The board of education is engaged in the search for a new superintendent of schools in the wake of Bob Thomas’ announcement he will be retiring June 30, 2022. It now appears the new superintendent will be picked by a goodly number of folks who will be leaving office shortly after Thomas.
Judge Tim Irwin to Run for Another Term
In all the hoopla surrounding local politics, just about nobody has speculated about the plans of Judge Tim Irwin. Irwin is a former professional football player, favorite native son, and attorney who was elected judge of the Juvenile Court following the retirement of the late Carey Garrett. Irwin, notable for his imposing figure, has been an effective judge, meting out justice along with a firm commitment to children and families. Judge Irwin, never one for flamboyant announcements or the like, quietly has picked up a petition to seek another eight-year term. Tim Irwin has done a great job and will be running again next year.
David Buuck Makes a Great Hire
Knox County Law Director David Buuck hit a home run in his most recent hire. Buuck coaxed recently retired Chancellor Mike Moyers away from private practice to work as Senior Deputy Law Director. It is a full-circle journey for Moyers who began as a mere stripling assistant in the law director’s office many years ago. Moyers then won election as law director in his own right in a turbulent race against Mike Ruble, then as now a staff member in the Knox County Sheriff’s Office, Ruble was the legal counsel for then-Sheriff Tim Hutchison and the candidate of a powerful political machine. Moyers demonstrated considerable strength by winning that election and not by a little bit either. Later, Mike Moyers was elected Chancellor, the highest court in Knox County. Moyers has a wealth of experience that can once again be put to use on behalf of the people of Knox County. It was a great hire!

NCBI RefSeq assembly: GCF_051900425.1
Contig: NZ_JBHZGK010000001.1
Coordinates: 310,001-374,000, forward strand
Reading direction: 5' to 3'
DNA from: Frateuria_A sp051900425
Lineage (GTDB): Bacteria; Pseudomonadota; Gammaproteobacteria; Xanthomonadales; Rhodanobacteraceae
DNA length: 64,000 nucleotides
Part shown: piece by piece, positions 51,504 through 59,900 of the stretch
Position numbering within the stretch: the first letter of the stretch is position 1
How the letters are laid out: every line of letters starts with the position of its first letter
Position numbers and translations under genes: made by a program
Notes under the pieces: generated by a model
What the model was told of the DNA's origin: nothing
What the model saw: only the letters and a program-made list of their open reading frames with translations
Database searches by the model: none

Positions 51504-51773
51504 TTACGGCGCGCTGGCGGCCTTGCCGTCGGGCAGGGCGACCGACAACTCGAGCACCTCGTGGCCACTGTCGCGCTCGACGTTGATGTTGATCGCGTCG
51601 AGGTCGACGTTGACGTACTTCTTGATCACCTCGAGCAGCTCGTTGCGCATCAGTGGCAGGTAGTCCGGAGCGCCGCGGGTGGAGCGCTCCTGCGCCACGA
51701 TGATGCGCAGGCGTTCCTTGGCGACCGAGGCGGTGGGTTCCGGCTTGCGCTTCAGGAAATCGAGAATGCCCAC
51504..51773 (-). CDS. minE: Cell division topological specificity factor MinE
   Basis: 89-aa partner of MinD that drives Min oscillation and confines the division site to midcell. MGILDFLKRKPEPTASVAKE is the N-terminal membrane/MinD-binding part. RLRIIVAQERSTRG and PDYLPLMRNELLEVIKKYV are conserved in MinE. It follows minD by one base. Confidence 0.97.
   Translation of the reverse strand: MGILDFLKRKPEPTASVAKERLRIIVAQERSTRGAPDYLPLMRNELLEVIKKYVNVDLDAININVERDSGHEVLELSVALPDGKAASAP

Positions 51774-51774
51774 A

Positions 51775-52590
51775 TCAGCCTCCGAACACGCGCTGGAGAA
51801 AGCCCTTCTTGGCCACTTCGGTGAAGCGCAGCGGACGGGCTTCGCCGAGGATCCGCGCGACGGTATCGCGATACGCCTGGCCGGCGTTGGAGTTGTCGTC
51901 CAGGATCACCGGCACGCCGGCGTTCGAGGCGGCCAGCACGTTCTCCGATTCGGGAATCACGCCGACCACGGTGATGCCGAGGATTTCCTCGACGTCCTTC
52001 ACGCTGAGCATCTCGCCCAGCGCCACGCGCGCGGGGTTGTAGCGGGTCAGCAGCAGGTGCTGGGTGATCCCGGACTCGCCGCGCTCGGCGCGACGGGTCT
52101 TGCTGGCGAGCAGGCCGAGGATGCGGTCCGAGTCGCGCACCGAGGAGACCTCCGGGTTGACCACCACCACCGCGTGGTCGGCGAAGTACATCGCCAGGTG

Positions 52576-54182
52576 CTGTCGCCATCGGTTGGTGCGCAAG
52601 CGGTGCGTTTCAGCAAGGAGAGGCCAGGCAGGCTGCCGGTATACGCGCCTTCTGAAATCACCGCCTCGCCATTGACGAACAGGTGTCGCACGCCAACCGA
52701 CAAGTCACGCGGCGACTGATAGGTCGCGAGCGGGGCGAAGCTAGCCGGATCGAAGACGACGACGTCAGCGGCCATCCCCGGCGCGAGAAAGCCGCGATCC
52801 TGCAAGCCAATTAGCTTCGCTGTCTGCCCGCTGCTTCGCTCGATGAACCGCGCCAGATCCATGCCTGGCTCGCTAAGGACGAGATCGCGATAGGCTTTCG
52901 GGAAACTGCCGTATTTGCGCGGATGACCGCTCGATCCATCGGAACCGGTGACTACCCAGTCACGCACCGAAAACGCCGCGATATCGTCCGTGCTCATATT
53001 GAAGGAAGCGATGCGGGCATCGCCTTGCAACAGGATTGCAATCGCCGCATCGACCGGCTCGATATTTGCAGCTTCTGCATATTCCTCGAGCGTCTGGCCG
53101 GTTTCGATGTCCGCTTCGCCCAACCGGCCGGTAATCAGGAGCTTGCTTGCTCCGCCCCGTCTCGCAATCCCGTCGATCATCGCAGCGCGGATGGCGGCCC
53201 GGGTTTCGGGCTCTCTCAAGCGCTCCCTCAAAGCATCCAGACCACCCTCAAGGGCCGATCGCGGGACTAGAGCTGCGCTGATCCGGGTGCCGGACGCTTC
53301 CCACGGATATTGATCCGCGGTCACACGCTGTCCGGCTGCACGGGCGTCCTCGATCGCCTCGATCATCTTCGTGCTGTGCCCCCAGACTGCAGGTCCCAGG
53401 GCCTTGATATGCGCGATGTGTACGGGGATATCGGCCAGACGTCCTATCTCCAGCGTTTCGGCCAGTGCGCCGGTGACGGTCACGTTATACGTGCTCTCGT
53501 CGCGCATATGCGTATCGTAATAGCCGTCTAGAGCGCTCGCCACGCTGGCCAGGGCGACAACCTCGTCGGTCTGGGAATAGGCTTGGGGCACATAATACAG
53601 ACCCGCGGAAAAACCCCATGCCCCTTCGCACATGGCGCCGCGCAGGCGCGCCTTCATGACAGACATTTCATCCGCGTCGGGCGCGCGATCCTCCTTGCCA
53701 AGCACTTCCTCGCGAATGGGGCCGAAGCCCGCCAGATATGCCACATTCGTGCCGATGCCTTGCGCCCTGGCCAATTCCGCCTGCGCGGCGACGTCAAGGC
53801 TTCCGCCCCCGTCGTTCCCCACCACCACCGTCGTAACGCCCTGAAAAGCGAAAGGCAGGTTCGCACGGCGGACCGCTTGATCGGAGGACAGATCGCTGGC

Democrat Shipe Running for Commission
Vivian Shipe is running as a Democrat for commissioner at-large and recently announced a “listening tour” of the county. Evidently, that tour went all the way from Burlington to the next street over. Shipe has already pretty well advertised her platform with her signs and literature. One would think Shipe was running for the Knoxville City Council rather than an At-Large seat on the Knox County Commission. Democrats used to refer to Shipe as “Dr.” Vivian Shipe and that particular title has been missing as of late. Shipe is an advocate for affordable housing and proclaimed herself the ‘Voice of the Voiceless.”
Thank You, Readers and Advertisers
This is the last edition of The Knoxville Focus for 2021. As publisher, I am pleased to speak for everyone here at The Focus to thank our loyal readers and advertisers. We will continue to try to offer you local news and commentary that you won’t find anywhere else. Next year is an election year and there’ll be much to write about. More importantly, everyone here at The Knoxville Focus wishes you good health, happiness, and prosperity for the coming New Year! May God Bless you and your family.